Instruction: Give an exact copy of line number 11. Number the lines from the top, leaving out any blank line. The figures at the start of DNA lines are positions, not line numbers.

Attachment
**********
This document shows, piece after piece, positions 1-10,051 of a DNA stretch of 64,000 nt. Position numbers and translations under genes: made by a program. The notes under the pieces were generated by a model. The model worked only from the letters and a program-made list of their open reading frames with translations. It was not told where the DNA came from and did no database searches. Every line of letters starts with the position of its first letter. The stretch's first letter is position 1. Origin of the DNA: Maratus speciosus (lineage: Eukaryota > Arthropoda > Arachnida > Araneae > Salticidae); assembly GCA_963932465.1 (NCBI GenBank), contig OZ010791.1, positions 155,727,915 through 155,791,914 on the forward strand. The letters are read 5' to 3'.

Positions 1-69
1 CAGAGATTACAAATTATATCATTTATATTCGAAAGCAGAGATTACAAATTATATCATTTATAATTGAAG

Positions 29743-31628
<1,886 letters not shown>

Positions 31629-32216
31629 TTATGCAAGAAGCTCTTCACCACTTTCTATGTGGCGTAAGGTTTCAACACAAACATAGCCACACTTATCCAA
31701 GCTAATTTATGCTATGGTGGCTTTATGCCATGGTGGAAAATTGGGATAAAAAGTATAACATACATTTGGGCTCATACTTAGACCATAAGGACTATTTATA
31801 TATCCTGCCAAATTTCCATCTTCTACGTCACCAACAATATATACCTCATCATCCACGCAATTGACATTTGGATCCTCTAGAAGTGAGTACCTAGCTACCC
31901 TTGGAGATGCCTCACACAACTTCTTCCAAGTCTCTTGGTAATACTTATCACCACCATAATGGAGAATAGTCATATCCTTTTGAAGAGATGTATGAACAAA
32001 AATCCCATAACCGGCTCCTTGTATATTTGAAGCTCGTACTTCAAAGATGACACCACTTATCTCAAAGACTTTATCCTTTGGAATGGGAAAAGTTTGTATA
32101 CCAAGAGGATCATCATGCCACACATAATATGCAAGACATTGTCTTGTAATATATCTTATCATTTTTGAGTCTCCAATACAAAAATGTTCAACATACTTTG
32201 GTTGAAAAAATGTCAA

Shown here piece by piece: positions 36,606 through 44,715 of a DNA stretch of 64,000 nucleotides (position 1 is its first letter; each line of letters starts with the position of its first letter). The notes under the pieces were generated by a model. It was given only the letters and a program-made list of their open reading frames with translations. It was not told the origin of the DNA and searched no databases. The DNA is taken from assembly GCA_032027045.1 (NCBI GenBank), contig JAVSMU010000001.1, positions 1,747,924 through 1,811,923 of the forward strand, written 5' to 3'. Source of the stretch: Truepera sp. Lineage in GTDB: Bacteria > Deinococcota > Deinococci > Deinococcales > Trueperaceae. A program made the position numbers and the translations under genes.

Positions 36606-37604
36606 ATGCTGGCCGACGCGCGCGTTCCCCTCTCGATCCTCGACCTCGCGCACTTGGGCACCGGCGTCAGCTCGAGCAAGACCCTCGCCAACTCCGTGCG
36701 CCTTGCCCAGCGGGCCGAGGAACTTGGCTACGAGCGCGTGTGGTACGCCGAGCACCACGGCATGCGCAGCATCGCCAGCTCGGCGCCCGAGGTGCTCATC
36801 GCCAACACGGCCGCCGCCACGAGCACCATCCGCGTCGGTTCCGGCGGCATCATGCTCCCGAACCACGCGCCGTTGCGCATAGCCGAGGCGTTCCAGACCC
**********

32001 AATCCCATAACCGGCTCCTTGTATATTTGAAGCTCGTACTTCAAAGATGACACCACTTATCTCAAAGACTTTATCCTTTGGAATGGGAAAAGTTTGTATA